Skip to main content

I added sixty on, and now you’re a genius.

The Avengers
4.3: The Master Minds

The Master Minds hitches its wagon to the not uncommon Avengers trope of dark deeds done under the veil of night. We previously encountered it in The Town of No Return, but Robert Banks Stewart (best known for Bergerac, but best known genre-wise for his two Tom Baker Doctor Who stories; likewise, he also penned only two teleplays for The Avengers) makes this episode more distinctive, with its mind control and spycraft, while Peter Graham Scott, in his third contribution to the show on the trot, pulls out all the stops, particularly with a highly creative climactic fight sequence that avoids the usual issue of overly-evident stunt doubles.


This was only the second Emma Peel episode filmed, but the chemistry – and dialogue – between Steed and Mrs Peel is fully-formed. Picking up a regular pattern, Emma works undercover while Steed assumes the role of the outsider making inquiries. In this one, though, an added twist is that Emma falls under the spell of the brainwashing techniques designed to make members of RANSACK somnambulantly carry out thefts of top secret information (in this case “The possible successor to Polaris. Gone. Snatched. Just like that”). As the shallow like us blog notes, this makes for something of a precursor, tonally, to Doctor Who’s Robot, but it also has something of a Prisoner vibe in the pop visuals staging of the grand climax, the fight between Emma and the architect of the scheme taking place in silhouette against footage of jet tests.


Steed: Behind them there must be a brilliant planner at work.
Mrs Peel: A genius.
Steed: A diabolical mastermind.

The plot mixes elements both obvious and clever. It scores when it’s going for the mysterious – what happened to Sir Clive Todd (Laurence Hardy), with unsettling strings on the soundtrack resonant of Under the Skin as he tries and fails to remember his actions, and Steed following the RANSACK members at night as attend a briefing - less so when it comes to obfuscating the engineers of the plot. There’s never any doubt that RANSACK is behind it all, particularly when Desmond Leeming (Bernard Archard) rocks up conveniently and announces himself – it’s almost as if they want to come under suspicion.


Holly Trent’s identity as the ringleader works to the extent that Patricia Haines plays up the oblivious, but much better in this regard is Ian MacNaughton, giving off something of a ’60s Peter Capaldi vibe as Doctor Fergus Campbell, instantly appearing dubious in manner, then proving to be dubious, then proving to have only been dubious because he was under the influence.


Steed: By the way, what did you manage to straighten out in the navy?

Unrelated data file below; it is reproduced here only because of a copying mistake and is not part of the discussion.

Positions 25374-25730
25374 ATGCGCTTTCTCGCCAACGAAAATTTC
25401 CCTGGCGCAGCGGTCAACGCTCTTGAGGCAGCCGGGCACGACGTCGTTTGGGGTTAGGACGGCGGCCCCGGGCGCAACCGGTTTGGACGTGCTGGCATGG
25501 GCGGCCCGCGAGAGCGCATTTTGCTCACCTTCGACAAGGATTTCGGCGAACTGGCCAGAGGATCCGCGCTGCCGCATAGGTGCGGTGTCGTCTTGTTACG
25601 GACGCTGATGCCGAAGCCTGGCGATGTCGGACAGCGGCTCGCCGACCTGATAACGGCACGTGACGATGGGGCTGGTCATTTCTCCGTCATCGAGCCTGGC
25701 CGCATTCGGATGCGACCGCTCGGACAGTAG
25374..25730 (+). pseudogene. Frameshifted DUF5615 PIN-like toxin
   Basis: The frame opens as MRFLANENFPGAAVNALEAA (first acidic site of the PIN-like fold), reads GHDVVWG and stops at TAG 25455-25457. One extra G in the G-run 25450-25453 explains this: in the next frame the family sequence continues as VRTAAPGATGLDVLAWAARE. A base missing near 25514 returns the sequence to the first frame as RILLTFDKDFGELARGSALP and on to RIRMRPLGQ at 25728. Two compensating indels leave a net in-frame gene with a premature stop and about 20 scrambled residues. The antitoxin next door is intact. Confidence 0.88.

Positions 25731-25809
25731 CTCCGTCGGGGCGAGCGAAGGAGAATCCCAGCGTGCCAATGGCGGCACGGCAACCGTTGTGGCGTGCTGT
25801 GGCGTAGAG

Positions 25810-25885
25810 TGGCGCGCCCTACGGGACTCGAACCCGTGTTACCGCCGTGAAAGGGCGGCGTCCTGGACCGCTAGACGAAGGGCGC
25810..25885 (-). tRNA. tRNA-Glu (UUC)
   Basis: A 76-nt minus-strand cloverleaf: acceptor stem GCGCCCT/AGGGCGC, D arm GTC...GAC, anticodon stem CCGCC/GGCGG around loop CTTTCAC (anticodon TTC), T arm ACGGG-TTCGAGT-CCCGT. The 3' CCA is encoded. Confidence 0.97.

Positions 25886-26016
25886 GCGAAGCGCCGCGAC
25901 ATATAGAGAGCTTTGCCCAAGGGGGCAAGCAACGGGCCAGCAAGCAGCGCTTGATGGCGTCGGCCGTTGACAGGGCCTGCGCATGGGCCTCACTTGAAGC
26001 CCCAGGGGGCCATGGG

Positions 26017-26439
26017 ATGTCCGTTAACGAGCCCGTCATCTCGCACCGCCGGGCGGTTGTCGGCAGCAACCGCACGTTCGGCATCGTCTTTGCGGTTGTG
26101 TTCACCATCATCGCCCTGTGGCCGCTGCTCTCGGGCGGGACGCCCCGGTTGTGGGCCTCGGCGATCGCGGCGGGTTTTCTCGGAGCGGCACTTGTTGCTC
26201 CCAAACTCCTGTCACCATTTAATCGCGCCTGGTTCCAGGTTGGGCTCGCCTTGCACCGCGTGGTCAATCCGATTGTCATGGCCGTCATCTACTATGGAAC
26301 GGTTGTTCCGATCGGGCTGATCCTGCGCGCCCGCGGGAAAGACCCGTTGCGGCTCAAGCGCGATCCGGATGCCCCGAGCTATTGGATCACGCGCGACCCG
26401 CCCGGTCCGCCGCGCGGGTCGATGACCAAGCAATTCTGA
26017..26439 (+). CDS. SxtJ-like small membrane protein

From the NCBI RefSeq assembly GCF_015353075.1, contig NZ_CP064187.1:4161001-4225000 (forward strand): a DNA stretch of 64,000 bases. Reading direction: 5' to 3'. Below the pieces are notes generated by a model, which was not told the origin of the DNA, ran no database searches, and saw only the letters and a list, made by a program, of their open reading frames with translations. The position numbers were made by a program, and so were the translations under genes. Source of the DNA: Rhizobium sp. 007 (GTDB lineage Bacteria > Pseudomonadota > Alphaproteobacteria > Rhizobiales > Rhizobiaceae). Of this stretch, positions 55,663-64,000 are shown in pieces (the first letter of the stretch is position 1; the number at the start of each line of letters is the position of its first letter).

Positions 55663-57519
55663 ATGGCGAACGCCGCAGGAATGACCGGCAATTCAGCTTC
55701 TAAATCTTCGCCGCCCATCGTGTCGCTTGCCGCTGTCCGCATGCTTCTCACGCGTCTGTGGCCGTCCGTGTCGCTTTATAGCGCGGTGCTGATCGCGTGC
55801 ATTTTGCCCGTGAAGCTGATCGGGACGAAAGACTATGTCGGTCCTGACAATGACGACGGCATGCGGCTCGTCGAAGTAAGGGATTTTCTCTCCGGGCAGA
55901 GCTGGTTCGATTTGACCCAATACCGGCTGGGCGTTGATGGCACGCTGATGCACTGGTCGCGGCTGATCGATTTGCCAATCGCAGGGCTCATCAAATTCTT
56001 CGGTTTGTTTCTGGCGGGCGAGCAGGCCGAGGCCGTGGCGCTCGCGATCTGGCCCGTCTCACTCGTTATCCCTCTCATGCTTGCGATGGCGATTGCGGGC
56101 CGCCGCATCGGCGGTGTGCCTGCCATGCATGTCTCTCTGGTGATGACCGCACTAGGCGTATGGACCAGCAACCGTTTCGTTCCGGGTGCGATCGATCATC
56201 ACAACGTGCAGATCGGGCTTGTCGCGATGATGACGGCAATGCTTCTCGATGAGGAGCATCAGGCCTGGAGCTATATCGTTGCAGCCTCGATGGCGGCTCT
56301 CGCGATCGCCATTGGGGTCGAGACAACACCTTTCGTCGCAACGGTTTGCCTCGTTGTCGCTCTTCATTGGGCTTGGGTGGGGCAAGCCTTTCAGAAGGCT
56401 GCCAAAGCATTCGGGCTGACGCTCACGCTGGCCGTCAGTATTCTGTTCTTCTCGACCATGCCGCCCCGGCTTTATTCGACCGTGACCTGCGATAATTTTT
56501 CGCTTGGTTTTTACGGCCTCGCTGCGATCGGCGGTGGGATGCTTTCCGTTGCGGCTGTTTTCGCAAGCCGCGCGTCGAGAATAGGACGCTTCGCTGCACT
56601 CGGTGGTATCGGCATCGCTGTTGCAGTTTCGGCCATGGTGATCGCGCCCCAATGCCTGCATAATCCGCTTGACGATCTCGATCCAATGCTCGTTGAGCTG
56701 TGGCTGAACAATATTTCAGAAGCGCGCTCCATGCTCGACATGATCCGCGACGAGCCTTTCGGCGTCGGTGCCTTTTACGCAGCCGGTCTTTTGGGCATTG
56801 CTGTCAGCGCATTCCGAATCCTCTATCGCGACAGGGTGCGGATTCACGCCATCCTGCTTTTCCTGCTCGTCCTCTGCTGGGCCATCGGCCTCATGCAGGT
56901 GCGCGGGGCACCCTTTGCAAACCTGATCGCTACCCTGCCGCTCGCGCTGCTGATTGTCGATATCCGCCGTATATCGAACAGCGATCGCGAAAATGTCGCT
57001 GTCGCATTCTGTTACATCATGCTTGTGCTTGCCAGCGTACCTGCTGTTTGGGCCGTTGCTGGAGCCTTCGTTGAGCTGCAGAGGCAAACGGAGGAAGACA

Dr Campbell: The seasick.
Steed: Traces of an incipient inferiority complex. I should watch it.

The very best Avengers are often ones where the guest cast are elevated to equal status with the regulars, and I don’t think The Master Minds, MacNaughton’s role in the first half aside, quite succeeds in that regard. It has to be said, though, Steed and Emma are marvellously accounted for here, and Steed’s verbal sparring with the truculent Campbell, brought in to assess the mental status of Sir Clive (who has committed a robbery under the influence and receive a gunshot to the head for his troubles), is great stuff. Campbell launches into Steed’s levity (“Your facetiousness, Mr Steed, covers an edgy temperament. In fact, I’d say your nerves mostly jangle like a wire in the wind”) and receives a casually effective putdown from the gentleman spy in response (above).


Steed: How was your intelligence quotient?
Mrs Peel: Well above average.
Steed: Better than mine?
Mrs Peel: Roughly the same. But that’s hardly surprising since I also did your paper for you.

And Steed’s flippancy is in good evidence throughout, uncensored in front of his superiors (“Caught with his own portcullis down” he notes of Sir Clive’s predicament), who are shocked to find Todd is a member of another gang, “besides your own gang”. One of the most enjoyable aspects, however, is Steed falling into line as capable but inferior to Emma in many an endeavour. The best instance being his blanching at the thought of taking the RANSACK test, only for it to look as if he passed with flying colours and then the reveal the only reason he did is because Mrs Peel did his test for him.


Mrs Peel: There’ll be another test paper tomorrow.
Steed: Oh dear.
Mrs Peel: Here are the answers.

Even with the answers scrawled on his cuff, Steed manages to fail a later test (“I added sixty on, and now you’re a genius”). Not that he isn’t as quick and sly as ever. His digs at Emma’s Florence Nightingale routine, tending Sir Clive, elicits “I don’t think that should concern you, Mrs Peel. You’re only the nurse here” when she asks about the clues he hopes to find in the residence.


Davinia: I’m going to scream in a moment.
Steed: Oh dear, I hope not.